Science, Tech & Environment

Could reading a newspaper save you from dengue fever?

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Credit: Philip Brown/Reuters

A Sri Lankan man reads the newspaper. People in Sri Lanka are most likely to read the paper in the mornings and evenings, the same times that disease-carrying mosquitoes come out to bite.

Newspapers aren't in great health these days, but could reading one now keep you healthy instead?

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(This story is based on a radio interview. Listen to the full interview.)

That's the hope of a recent experiment in Sri Lanka. During National Dengue Week in April, the Sri Lankan daily newspaper Mawbima partnered with Leo Burnett, an advertising agency, on a campaign to fight dengue fever.

Dengue is a sometimes-fatal disease that infects about 50 million people a year, mostly in tropical and sub-tropical countries. There's no vaccine, and more than 12,000 Sri Lankans have already died from dengue fever this year.

The disease is carried by mosquitoes, which are most likely to bite at the same time as Sri Lankans sit down to read the morning and evening papers. So Mawbima decided to print copies using ink infused with citronella, a natural insect repellent. 

The copies went out on April 7, World Health Day. At peak biting hours, hundreds of thousands of Sri Lankans were holding big bug-repelling shields.

So does the newspaper stunt really have something to offer in the fight against mosquito-borne diseases?

"Unless you stuffed your pockets with these citronella papers, [the effect] wouldn't last very long," says Dr. Chris Plowe, a malaria researcher at the University of Maryland. "You might have to wrap yourself up in the newspaper to have it be very effective."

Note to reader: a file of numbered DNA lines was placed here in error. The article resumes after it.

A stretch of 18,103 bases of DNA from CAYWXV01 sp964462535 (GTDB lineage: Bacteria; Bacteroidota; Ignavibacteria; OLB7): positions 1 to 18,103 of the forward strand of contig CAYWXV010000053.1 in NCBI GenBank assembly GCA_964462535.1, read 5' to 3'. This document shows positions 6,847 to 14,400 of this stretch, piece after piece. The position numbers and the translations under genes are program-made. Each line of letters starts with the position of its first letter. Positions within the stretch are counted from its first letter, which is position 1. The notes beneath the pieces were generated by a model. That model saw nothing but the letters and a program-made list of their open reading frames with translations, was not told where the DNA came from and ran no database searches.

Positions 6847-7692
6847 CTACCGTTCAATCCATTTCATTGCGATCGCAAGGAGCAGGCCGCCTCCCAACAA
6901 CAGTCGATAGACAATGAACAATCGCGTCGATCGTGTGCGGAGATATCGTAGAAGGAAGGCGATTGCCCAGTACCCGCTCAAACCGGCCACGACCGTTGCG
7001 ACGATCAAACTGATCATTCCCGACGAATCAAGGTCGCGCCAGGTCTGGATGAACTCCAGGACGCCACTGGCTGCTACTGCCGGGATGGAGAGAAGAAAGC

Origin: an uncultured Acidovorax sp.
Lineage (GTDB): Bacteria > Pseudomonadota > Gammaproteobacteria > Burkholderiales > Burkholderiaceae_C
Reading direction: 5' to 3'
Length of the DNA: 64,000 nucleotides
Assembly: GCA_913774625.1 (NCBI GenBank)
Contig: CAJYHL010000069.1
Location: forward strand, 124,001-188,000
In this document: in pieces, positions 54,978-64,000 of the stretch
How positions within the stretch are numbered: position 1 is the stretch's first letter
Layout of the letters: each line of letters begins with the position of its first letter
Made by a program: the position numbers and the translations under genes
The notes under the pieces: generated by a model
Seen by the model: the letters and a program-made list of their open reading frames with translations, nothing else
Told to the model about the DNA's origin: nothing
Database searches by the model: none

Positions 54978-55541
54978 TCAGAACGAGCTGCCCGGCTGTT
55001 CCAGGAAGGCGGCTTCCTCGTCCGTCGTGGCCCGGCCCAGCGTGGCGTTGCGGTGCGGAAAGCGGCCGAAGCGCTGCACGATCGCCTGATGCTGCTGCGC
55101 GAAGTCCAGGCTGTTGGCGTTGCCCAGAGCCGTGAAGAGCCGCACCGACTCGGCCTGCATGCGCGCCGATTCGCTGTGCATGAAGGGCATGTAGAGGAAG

But other similarly low-tech, low-cost products — like the bed nets used in many African countries — have produced big results in the fight against mosquito-borne diseases. That's because mosquitoes in different areas of the world act differently. "Mosquitoes don't all behave the same," Plowe explains.

In Africa, mosquitoes carrying malaria tend to bite in the evenings and in homes, which means insecticide-treated bed netting is highly effective in reducing malaria deaths. But in southeast Asia, mosquitoes populate the forests and bite during the day, so the risk for people who work there is different.

Plowe is focusing his own efforts on developing vaccines for mosquito-borne diseases. "A vaccine may be very expensive to develop," he says, "but if you do a cost-benefit analysis, vaccines are one of the most high-impact and most-cost effective public health interventions."

People who are immunized can also avoid having to remember to do a daily action in order to stay safe, such as taking a pill — or buying a newspaper. Still, Plowe didn't dismiss the value of the bug-fighting newspaper stunt. "Perhaps it's most effective as a way to educate people about these diseases," he says.

And it certainly had at least one positive outcome: sales of the paper on that day were up by 30 percent.

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